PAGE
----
Gageo Island, Shinan County, October 21-26

Selected Birding highlights from Nial Moores

Over 100 species recorded between October 21st and 26th, with 86 species recorded on October 24th (when both 1-Gu and 2-Gu were surveyed). In addition to high numbers of winter finches (e.g. 1,100 Eurasian Siskin and 90 Hawfinch on 24th and 650 Brambling and a Redpoll sp heard on 26th) selected highlights include:

Eurasian Coot: One on 25th and 26th. First island record?

Black Stork: One briefly on 22nd (also seen on 21st by a visiting film-crew). Apparently one was taken into care earlier this month (via Go Gyoung-nam).

White-tailed Eagle: An adult was in the harbour on 25th and 26th.

Great Spotted Woodpecker: Present daily with 2-4 in 1-Gu, and 12 counted in 1-Gu and 2-Gu on 24th. This species is not listed for Shinan County by Lee Gyung-Kyu and appears to be undergoing a decent-sized irruption this autumn. Subspecies appears to be japonicus, which breeds on the Korea Peninsula and adjacent regions.

Great Spotted Woodpecker Dendrocopos major, Gageo, October 2012 © Nial Moores/Birds Korea

Long-tailed Shrike: At least two and possibly three present in 1-Gu, and at least six counted on October 24th in 1-Gu and 2-Gu.
Long-tailed Shrike Lanius schach Gageo, October 24th © Nial Moores/Birds Korea

Yellow-bellied Tit: First noted on the 24th (a single), increasing to 25+ on 26th. This species was apparently previously unrecorded on Gageo.
Yellow-bellied Tit (in juvenile plumage) , Gageo, October 26th © Nial Moores/Birds Korea

Yellow-bellied Tit (in a slighly more advanced First-winter type plumage), Gageo, October 26th © Nial Moores/Birds Korea

Eastern Great Tit: Present in higher-than-average numbers, with 375 recorded on 24th when both 1-Gu and 2-Gu were surveyed. This total includes several small flocks seen heading out west to sea. The species is undergoing a fairly major irruption, as the maximum count of the species on the island during near-monthly survey in 2009/2010 was 20.

Eurasian Crag Martin: A probable was seen briefly in heavy rain on 22nd, mixed in with a flock of 180 Asian House Martin.

Long-tailed Tit: Five (subspecies magnus) were in 1-Gu on 24th. This is perhaps the first record for Gageo.

Siberian Chiffchaff: One was poorly photographed on 21st.

Siberian Chiffchaff, Phylloscopus (collybita) tristis Gageo, October 21st © Nial Moores/Birds Korea


White Wagtail: One of subspecies alboides (previously unrecorded in the ROK) or personata (perhaps two previous ROK records) was in a mixed group of wagtails at the 1-Gu rubbish dump on 22nd and 23rd. Prof. Per Alstrom has been contacted, and will likely help to confirm subspecific identification shortly…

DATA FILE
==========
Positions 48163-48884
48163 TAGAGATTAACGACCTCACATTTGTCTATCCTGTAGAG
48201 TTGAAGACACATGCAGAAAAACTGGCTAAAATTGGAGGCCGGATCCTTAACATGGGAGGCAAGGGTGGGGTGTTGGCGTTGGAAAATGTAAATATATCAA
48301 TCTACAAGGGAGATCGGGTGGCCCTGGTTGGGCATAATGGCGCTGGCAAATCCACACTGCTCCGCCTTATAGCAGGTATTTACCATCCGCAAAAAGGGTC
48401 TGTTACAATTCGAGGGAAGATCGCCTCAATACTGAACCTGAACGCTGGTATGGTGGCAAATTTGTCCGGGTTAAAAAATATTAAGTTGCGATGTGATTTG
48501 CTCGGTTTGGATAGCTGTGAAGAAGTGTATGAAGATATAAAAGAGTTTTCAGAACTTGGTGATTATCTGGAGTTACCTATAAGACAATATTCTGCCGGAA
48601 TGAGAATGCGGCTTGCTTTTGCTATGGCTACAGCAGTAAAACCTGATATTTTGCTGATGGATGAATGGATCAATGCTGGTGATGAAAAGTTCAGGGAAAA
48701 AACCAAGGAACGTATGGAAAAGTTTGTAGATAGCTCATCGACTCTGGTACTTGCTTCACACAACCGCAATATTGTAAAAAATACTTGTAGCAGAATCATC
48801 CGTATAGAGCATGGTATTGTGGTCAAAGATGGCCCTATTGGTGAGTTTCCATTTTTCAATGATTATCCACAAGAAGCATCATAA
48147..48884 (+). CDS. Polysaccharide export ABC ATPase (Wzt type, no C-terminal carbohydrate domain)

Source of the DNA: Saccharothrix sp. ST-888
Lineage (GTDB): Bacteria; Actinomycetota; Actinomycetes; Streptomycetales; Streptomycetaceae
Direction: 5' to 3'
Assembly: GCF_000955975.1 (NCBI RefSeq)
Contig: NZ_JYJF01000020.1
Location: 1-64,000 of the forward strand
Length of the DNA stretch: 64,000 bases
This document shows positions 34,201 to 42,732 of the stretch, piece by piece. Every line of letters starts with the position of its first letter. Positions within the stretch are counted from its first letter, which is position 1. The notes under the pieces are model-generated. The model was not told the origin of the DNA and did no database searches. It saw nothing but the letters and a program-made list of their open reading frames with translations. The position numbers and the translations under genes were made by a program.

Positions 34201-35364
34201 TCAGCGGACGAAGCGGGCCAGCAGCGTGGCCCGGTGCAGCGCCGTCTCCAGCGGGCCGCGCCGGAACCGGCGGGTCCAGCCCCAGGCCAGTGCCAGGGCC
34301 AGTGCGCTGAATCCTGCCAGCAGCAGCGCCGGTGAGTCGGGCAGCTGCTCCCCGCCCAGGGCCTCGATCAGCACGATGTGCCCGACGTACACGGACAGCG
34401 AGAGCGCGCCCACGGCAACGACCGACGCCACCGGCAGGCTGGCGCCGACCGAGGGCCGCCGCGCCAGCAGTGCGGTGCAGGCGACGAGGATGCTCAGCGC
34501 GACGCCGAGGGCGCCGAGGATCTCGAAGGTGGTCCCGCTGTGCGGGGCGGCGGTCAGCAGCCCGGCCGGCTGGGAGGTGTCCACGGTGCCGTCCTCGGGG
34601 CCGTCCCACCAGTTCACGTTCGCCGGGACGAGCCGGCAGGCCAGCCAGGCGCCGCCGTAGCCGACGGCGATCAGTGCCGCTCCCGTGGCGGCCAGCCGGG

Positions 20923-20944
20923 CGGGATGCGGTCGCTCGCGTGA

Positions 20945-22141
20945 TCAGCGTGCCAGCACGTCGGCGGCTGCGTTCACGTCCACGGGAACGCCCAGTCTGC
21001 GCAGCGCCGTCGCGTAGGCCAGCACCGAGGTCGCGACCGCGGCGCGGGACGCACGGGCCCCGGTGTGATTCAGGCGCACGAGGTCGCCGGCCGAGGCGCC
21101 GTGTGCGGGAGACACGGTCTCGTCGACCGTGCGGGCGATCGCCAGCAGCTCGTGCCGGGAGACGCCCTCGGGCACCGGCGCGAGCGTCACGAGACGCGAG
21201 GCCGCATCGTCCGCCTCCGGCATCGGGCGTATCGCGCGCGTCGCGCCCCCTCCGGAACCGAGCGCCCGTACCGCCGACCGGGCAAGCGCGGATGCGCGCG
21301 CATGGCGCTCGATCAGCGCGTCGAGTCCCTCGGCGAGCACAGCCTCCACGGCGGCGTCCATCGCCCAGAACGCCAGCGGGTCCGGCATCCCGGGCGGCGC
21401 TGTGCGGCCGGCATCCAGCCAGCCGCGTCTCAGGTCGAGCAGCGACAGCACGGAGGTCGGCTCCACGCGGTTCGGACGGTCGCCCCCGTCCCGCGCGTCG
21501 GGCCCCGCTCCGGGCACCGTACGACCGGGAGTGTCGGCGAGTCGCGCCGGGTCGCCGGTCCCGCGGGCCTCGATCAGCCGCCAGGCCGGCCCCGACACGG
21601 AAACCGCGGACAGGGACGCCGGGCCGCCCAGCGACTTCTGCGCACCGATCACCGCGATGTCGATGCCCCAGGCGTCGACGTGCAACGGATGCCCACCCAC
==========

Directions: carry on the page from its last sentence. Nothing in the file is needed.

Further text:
White Wagtail Motacilla alba alboides or M.a.personata, Gageo, October 22nd-23rd © Nial Moores/Birds Korea


Black-headed Bunting: A very washed out First Calendar Year was found in 1-Gu on 22nd, and was glimpsed there again on 23rd. The same, or rather more likely a different (rather better coloured) individual was then found in 2-Gu on 24th. There are still probably fewer than 20 national records of this species, with most from Eocheong during northward migration.



Black-headed Bunting, Emberiza melanocephala Gageo, October 24th © Nial Moores/Birds Korea.

Identification from Red-headed was based on its large-looking, conical bill; the warmth in some of the upperpart tones (including on the scapulars and rump); the heaviness of the crown streaking; the presence of several darker streaks in the ear coverts; and the pale throat contrasting with otherwise yellow-washed underparts. Informed comments from those with much experience of these difficult taxa would still be most welcome, however!

2 comments on “Gageo Island, Shinan County, October 21-26

  1. Kindly received an e- mail today (October 29th) from Professor Per Alström (presently at the Chinese Academy of Sciences), who stated that:

    ” It seems unlikely to me that personata in winter would show so much dark markings on the mantle (perhaps never so much even in summer). For that reason, I believe it’s most likely a 1st-winter alboides.”

    Prof. Alström’s opinion therefore supports the initial (though tentative) identification of this wagtail as a First-winter alboides, based on its strikingly beautiful black and white appearance (in some ways recalling Japanese Wagtail) , and its heavily mottled-black scapulars and mantle (recalling lugens).

    Unless contradicted by other commentators/evidence, this becomes the first (?) record of the subspecies alboides for the ROK, and alboides will be added to the next (long overdue!) Birds Korea Checklist update.

    Thank you in advance for any further informed comments (either supporting or arguing against this identification) and/or links to images of both First-winter and Non-breeding adult personata and alboides from within their known wintering range…

  2. Pingback: A Winter to Remember – Here and Throughout The Region « Birds Korea Blog

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